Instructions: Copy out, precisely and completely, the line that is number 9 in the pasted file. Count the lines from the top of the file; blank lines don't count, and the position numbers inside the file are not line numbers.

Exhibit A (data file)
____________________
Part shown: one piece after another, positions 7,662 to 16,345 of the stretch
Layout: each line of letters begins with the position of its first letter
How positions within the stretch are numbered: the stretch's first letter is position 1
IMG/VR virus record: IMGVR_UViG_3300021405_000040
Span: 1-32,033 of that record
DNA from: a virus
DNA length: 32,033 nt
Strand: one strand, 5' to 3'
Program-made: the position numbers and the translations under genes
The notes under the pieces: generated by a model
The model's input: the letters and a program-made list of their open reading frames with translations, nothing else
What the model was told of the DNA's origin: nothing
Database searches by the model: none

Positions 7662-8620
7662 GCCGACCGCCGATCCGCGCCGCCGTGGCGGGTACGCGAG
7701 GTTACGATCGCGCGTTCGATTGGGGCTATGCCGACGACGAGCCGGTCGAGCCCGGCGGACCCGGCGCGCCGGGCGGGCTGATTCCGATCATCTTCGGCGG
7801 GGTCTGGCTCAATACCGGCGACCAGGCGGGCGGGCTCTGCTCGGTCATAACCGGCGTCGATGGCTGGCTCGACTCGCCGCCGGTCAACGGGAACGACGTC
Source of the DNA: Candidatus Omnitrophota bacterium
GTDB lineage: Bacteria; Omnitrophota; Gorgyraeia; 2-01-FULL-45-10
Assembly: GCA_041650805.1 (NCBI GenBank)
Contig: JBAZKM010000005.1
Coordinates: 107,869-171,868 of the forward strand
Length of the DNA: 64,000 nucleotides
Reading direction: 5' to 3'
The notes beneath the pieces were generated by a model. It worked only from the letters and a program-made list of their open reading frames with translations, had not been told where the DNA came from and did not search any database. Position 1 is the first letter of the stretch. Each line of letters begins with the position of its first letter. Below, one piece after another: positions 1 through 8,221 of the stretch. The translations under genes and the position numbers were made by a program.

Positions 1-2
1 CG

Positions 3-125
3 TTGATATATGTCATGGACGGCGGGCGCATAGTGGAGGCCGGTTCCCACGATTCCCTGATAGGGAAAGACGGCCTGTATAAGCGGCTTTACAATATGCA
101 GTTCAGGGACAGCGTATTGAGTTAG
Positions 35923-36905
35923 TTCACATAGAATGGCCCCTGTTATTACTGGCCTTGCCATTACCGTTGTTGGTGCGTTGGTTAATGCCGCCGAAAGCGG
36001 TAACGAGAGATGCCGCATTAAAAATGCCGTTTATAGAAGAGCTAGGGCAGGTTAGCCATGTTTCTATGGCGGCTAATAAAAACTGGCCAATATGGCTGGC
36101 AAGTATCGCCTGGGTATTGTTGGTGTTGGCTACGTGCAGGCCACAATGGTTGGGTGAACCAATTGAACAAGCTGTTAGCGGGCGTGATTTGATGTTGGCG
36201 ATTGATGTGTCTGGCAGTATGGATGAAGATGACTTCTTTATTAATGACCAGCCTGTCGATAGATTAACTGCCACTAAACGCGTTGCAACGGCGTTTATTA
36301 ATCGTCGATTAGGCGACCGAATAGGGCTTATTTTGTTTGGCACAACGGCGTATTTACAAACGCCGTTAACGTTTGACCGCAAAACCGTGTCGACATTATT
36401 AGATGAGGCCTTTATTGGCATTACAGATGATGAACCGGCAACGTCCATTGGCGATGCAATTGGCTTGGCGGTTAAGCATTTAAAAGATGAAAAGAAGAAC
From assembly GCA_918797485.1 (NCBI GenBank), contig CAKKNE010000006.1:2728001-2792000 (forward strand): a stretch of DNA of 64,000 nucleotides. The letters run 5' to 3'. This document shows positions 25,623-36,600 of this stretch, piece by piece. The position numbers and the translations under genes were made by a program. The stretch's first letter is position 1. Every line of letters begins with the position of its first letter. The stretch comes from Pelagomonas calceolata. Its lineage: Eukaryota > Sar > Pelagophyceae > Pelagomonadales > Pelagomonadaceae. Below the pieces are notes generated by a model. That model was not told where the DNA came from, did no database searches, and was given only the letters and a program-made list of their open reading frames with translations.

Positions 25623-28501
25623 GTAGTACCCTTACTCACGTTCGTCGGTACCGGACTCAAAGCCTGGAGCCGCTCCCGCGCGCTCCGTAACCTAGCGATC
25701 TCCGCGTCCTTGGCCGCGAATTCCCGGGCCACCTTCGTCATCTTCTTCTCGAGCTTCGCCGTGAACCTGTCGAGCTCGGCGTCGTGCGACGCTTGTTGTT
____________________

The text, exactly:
Program-made: the position numbers and the translations under genes